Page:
Chatham House's International Affairs Journal has just released a special issue focused on environmental peacebuilding. adelphi Managing Director Alexander Carius, alongside Tobias Ide, Carl Bruch, Ken Conca, Geoffrey Dabelko, Richard Matthew and Erika Weinthal, introduces the special issue giving particular emphasis on environmental opportunities for building and sustaining peace.
A lack of targeted policies to manage climate migration in South Asia is aggravating the vulnerabilities of various communities in the region. International and regional cooperation and strategy on climate action (broadly) and climate migration (specifically) is the need of the hour.
The climate diplomacy podcast gives insights to current topics in international climate diplomacy. Our hosts interviews authors of recent publications or experts on their take of what needs to be done to promote climate foreign policy.
While China is embarking on a bold decarbonisation journey, its foreign investment portfolio remains carbon heavy and raises sustainability concerns.
This interview with adelphi’s Daria Ivleva sheds light on China’s Belt and Road Initiative (BRI), and its implications for EU-China relations and global climate action, with a focus on the BRI’s investments in Kazakhstan.
In his address on this year’s World Cities Day, UN-Secretary General António Guterres recognised that “cities have borne the brunt of the pandemic” and called upon governments to “prepare cities for future disease outbreaks”. Authorities cannot waste this opportunity to build back better by simultaneously addressing the increasing economic hardship for the urban poor and climate change impacts. This will help prevent not only future health risks but also the increased risk of urban violence and insecurity.
With climate change increasingly affecting food production in South Asia, it is time to focus on making food markets more resilient to climate shocks.
Michael Keating, Executive Director at the European Institue of Peace (EIP), argues that peacebuilding and conflict resolution must not disregard the impacts of the climate crisis on livelihoods, social cohesion and conflict resolution.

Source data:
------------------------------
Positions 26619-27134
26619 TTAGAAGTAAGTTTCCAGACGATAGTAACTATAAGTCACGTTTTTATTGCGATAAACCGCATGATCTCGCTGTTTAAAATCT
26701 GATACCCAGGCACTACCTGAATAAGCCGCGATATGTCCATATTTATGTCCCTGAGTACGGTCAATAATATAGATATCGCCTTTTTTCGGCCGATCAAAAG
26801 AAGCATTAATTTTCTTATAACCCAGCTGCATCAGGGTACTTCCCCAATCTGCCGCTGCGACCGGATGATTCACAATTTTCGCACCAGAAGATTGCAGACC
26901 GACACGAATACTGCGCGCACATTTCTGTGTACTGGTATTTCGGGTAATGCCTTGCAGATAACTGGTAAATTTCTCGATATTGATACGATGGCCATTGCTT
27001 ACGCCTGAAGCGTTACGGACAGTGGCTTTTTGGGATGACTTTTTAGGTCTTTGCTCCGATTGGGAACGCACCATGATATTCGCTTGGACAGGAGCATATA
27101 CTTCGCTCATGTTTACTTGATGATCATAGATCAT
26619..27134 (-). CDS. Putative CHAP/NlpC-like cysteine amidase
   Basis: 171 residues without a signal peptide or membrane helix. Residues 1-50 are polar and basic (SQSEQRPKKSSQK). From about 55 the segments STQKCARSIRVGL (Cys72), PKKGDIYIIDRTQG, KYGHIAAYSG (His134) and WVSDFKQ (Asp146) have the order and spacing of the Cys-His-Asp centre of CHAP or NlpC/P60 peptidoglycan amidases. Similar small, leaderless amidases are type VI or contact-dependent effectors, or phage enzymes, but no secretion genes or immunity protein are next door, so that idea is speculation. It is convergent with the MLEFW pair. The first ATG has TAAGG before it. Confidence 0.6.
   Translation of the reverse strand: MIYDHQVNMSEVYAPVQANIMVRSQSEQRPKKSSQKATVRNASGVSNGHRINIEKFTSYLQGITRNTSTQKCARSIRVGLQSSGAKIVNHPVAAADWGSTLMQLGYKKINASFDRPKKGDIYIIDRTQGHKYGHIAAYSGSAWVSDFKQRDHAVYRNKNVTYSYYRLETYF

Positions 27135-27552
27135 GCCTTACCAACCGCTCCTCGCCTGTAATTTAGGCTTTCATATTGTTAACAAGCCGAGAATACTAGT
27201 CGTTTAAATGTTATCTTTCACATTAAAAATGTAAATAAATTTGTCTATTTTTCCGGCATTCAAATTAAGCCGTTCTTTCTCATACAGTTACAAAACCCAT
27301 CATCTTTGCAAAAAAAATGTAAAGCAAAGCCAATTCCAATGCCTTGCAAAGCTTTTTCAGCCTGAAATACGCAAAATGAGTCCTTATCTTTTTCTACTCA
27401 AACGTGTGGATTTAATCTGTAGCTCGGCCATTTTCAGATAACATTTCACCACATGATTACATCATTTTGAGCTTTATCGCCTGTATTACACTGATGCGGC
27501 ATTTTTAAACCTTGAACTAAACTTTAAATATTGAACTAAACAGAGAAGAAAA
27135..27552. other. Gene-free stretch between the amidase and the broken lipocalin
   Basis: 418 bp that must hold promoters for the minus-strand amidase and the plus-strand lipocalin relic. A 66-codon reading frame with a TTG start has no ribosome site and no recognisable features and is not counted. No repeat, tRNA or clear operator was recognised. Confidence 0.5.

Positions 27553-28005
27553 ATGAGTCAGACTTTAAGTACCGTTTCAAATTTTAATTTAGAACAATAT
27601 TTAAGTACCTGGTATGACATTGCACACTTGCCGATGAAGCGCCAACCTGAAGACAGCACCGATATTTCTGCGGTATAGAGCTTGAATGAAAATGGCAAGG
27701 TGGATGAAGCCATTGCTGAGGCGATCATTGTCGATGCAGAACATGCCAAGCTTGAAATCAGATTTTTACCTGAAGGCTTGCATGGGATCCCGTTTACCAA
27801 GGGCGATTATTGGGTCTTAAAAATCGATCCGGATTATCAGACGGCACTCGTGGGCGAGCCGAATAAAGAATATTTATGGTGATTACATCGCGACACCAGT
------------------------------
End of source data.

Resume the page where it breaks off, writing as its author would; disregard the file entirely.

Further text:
President Xi Jinping’s announcement of a post-2030 climate target aligns with global projections for what’s needed to achieve the Paris Agreement goals.
Japan will join the EU in aiming for net-zero emissions by 2050, Prime Minister Yoshihide Suga announced on Monday (26 October).
The best resource for all of our 21st Century Diplomacy: Foreign Policy Is Climate Policy content is the official website, hosted by the Wilson Center and adelphi. But the ECC editors are also collecting the topics here for eager readers.
Tensions in the South China Sea increased last April when a Chinese coast guard ship sank a Vietnamese fishing boat near the Paracel Islands—a fiercely disputed territory in the South China Sea. Disputes over island territories in the region have endured for decades, with China, Vietnam, the Philippines, Taiwan, Indonesia, Malaysia, and Brunei all making overlapping territorial claims. The region is rich in natural resources and biodiversity, holding vast fish stocks and an estimated 11 billion barrels of oil and 190 cubic feet of natural gas.
Without a coordinated strategy to tackle flooding disasters beyond the traditional infrastructural measures and river water sharing agreements, South Asia’s woes will continue in the future.
As political and public narratives on COVID-19 shift towards the need to ‘build back better’, the pandemic continues to take a heavy toll for many. A new report by the Climate Security Expert Network (CSEN) shows how COVID-19 can exacerbate climate-related security risks.
The novel corona virus has had the world in its grip for months. Most countries’ immediate response was to focus on internal issues: they resorted to nationalistic approaches, closing borders and even competing for equipment, even though a multilateral approach was necessary. In the longer term, will this crisis strengthen the ties between nations? Or exacerbate the flaws of today’s multilateralism?